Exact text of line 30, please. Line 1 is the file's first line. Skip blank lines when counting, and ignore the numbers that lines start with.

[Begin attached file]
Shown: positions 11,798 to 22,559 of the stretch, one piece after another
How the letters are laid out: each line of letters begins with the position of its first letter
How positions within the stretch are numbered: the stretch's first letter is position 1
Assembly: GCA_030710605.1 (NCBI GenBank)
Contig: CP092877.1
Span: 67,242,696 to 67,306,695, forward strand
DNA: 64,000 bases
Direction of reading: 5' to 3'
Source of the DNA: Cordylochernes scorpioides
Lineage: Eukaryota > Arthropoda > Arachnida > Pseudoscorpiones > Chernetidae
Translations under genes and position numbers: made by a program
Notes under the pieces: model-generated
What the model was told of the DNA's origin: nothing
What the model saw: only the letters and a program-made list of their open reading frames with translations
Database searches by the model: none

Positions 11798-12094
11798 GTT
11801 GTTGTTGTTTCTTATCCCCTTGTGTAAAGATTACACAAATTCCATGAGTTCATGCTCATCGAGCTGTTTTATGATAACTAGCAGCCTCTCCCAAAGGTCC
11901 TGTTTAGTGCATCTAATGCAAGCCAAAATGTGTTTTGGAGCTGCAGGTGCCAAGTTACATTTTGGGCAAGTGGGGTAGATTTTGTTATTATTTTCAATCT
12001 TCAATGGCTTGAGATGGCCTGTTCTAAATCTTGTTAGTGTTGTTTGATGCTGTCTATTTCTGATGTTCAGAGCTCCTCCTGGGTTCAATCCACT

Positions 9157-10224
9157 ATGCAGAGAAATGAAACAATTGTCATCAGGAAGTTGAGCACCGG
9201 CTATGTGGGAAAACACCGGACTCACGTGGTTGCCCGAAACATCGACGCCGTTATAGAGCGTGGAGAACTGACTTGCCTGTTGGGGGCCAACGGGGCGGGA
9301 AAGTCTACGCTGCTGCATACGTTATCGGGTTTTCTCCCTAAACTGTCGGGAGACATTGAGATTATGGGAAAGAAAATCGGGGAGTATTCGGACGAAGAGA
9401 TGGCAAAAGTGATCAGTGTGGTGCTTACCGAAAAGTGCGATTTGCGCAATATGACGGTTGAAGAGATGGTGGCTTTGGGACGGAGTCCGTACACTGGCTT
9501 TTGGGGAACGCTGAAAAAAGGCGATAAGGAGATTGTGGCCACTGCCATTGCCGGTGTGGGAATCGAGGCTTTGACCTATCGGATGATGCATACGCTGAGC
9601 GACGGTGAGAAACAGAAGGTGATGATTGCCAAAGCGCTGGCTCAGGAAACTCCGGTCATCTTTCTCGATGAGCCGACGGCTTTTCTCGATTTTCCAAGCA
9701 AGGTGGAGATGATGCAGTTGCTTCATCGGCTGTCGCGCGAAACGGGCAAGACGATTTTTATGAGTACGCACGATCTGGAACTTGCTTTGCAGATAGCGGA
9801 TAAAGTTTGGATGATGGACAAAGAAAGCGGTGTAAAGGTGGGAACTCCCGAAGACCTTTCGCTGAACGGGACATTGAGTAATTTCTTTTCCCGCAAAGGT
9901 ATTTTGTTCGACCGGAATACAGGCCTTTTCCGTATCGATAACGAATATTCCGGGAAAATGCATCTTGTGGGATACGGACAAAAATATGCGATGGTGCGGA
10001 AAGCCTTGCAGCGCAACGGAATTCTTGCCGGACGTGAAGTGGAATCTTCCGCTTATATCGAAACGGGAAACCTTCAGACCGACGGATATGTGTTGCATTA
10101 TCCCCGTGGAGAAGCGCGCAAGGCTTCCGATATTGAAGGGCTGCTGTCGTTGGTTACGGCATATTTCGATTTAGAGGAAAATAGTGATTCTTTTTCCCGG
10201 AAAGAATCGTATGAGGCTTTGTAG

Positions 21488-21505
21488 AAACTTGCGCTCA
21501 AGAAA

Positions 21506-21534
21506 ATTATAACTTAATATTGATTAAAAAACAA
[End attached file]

9901 ATTTTGTTCGACCGGAATACAGGCCTTTTCCGTATCGATAACGAATATTCCGGGAAAATGCATCTTGTGGGATACGGACAAAAATATGCGATGGTGCGGA